We need to talk about paganism.
I’ve written a lot in the past about atheism. I’ve taken Christianity to task, and talked at great length about the problems that I see inherent both in the bible and in picking and choosing which bits of the mythology to believe. In order to continue to do this, and to feel I have any intellectual honesty, I need to write a mea culpa. I wasn’t raised Christian. I wasn’t christened. It’s never played a big part in my life and although I do have family members who are christian, they’re always very tolerant of my opinions and critiques. There is another belief system that is closer to home. One that I was raised to have more belief in, and that some members of my family still care deeply about. So if I’m comfortable taking pot shots at a religion that I have no stake in, I should say a few words about one that I have had more involvement with.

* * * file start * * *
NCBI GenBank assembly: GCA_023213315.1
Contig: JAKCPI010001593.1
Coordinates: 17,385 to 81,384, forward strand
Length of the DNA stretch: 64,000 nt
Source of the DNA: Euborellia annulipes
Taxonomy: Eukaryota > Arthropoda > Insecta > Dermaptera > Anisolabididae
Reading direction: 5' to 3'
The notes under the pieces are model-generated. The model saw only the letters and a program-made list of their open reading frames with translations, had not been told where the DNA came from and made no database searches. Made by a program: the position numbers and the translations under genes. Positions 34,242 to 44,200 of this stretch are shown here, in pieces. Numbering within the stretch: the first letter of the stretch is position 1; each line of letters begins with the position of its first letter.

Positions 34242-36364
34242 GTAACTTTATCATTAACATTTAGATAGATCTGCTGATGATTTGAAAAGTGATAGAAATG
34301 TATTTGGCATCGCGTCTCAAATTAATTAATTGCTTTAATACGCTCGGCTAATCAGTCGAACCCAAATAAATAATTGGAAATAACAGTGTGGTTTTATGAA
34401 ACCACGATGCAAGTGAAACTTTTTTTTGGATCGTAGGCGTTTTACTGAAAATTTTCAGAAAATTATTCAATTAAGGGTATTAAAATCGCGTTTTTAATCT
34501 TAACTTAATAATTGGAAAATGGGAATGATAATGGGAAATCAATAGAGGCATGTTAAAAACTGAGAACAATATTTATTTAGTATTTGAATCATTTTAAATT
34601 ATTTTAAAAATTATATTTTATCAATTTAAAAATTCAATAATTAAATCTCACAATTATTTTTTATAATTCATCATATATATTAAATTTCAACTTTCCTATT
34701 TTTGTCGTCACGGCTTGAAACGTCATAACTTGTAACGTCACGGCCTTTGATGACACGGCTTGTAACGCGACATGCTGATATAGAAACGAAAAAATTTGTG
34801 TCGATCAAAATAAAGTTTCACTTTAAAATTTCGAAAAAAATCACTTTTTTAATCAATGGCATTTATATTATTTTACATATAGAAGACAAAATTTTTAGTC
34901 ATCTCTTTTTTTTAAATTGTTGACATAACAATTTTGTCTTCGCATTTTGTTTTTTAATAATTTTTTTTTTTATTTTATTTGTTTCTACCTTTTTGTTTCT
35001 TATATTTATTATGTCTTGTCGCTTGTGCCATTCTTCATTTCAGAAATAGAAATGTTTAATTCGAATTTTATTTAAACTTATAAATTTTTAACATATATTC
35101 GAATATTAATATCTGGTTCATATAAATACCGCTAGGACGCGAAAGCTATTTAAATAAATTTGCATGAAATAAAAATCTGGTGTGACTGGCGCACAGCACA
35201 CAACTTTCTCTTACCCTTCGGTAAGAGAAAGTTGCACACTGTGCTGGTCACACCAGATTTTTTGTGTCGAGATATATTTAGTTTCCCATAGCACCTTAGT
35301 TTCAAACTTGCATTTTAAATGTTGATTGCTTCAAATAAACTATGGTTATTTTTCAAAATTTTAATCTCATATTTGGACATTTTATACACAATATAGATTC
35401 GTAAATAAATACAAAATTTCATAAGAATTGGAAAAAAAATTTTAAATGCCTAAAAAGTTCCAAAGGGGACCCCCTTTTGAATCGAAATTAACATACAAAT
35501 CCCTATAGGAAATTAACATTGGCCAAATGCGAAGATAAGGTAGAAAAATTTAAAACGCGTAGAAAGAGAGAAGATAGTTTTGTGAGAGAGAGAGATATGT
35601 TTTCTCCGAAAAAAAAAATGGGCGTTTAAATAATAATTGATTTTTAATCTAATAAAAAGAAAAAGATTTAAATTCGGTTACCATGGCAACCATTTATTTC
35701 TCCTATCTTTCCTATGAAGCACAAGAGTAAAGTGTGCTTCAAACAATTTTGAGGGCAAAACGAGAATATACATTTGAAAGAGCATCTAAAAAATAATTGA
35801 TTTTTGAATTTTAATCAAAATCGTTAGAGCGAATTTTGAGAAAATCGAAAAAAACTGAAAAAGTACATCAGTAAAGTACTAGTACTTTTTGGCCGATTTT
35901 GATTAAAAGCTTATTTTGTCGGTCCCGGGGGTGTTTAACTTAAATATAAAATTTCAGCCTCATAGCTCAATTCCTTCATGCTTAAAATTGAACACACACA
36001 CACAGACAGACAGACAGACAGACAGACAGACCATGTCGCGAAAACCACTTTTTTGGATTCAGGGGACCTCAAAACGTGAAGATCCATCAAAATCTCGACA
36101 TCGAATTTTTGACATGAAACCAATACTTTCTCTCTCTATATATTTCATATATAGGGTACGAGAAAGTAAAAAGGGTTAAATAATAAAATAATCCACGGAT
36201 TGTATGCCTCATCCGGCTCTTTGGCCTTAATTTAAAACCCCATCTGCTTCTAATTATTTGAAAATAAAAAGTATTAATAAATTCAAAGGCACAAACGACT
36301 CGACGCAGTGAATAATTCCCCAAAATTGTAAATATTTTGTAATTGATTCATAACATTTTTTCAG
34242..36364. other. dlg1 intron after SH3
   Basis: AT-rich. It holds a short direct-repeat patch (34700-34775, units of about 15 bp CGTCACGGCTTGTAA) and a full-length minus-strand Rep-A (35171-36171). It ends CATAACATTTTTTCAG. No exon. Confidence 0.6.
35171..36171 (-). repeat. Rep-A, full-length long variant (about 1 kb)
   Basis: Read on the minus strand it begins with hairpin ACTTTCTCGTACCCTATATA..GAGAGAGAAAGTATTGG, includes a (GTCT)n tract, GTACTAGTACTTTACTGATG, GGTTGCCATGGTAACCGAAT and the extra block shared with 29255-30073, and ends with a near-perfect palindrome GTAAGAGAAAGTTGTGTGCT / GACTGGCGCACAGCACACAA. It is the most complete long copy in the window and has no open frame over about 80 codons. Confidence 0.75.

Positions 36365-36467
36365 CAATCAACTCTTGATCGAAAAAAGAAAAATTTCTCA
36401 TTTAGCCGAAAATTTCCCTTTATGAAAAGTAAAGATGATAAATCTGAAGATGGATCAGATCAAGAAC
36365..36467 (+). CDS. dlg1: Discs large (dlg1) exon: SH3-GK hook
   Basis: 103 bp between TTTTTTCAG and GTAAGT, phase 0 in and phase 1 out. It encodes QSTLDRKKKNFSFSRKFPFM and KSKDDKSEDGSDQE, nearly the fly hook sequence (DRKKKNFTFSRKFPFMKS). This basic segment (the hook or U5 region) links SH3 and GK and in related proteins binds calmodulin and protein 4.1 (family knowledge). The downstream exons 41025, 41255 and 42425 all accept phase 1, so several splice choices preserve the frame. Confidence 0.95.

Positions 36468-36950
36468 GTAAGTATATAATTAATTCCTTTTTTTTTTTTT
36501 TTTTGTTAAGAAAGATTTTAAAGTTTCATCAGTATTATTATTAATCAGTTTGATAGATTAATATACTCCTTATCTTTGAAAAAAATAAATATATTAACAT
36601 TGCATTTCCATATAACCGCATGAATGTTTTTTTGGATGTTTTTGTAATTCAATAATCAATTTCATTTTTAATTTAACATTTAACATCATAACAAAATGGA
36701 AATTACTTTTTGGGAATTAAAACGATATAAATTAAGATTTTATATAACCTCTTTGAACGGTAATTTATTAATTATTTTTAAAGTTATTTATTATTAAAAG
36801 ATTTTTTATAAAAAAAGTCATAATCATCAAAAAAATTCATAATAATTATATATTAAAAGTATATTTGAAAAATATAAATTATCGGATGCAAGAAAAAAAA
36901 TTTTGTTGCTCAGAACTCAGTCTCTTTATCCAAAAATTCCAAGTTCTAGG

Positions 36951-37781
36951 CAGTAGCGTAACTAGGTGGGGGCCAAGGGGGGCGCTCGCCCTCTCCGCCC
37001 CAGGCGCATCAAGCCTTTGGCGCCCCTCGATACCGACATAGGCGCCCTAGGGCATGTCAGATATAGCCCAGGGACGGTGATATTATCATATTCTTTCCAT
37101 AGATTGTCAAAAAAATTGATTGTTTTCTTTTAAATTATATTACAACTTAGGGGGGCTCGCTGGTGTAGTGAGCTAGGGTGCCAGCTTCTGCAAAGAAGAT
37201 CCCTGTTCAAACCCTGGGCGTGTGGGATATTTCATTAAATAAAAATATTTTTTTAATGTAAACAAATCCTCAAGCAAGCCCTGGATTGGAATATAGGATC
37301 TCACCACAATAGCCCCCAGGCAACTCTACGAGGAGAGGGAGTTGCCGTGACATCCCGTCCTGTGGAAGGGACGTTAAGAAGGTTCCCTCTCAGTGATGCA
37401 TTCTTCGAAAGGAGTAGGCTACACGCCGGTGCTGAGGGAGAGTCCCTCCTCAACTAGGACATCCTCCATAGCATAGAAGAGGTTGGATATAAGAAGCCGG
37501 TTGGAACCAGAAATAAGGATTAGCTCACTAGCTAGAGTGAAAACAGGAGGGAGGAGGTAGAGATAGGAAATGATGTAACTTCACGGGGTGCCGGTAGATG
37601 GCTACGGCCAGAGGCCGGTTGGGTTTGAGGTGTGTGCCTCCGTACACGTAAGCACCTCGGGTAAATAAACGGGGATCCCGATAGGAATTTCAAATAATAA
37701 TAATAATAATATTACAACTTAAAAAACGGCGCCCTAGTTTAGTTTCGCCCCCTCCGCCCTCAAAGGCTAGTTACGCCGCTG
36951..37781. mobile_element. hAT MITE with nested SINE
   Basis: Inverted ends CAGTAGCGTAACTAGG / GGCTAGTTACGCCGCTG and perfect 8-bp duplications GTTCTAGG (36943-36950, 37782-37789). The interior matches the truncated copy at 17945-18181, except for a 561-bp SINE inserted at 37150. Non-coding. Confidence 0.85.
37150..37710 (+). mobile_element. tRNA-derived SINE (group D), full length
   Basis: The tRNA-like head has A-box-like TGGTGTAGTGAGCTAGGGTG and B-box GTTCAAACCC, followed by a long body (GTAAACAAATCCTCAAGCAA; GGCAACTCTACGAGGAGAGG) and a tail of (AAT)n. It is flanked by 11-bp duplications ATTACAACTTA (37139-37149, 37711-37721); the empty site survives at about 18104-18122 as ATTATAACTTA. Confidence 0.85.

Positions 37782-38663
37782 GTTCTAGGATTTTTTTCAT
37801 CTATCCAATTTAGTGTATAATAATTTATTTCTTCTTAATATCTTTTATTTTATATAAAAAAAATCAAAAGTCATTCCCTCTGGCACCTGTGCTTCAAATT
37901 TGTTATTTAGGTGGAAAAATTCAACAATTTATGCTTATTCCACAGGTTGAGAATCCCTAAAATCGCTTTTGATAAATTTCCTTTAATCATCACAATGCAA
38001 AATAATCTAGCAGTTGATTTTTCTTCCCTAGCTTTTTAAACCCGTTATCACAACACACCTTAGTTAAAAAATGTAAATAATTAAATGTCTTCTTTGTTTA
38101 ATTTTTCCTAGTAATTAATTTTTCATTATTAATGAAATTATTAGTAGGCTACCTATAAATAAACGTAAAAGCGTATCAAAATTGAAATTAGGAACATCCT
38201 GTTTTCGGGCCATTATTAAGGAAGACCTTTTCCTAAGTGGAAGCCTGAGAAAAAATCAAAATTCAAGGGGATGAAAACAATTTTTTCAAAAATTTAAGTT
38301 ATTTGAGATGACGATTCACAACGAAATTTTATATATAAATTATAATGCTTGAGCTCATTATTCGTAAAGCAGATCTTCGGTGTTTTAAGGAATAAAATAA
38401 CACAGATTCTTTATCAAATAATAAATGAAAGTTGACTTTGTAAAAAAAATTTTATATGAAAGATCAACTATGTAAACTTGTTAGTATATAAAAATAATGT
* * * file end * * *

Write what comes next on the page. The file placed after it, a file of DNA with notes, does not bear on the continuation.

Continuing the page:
So let’s get one thing very clear about paganism. It’s not what people say it is.
Modern paganism is fun, sure. It’s interesting, and it has some great parties attached to it. It’s also not one unified thing. For the purpose of this piece I’ll be talking about it as if ‘paganism’ is all one homogenous belief system, but that’s just for ease of reading (and writing.) in truth, it is a many splintered thing. There are a lot of different groups, each with their own customs and rituals. But we need to be clear on one fundamental point. They are modern. Around this time of year, sat in the chill air between Halloween and Christmas, we hear talk of how these holidays are really pagan, how they were co-opted by Christianity, and that the modern pagans are upholding ancient traditions.
There is a grain of truth to those statements, but noting more than that. Yes, Halloween roughly coincides with a number of ancient festivals, including the Irish Celtic Samhain. And yes, Christmas also roughly coincides with a similar number of mid-winter festivals. Also yes, Christianity did deliberately place it’s feasts at times that matched up to exiting rituals. But that’s as far as the truth really travels. Modern paganism isn’t continuing an unbroken line that reaches back to those pre-Christian traditions. What it does do, and what its practitioners do, is to take some of what we know about those ancient customs, and many things we’ve learned since, and combine them into a new and interesting narrative.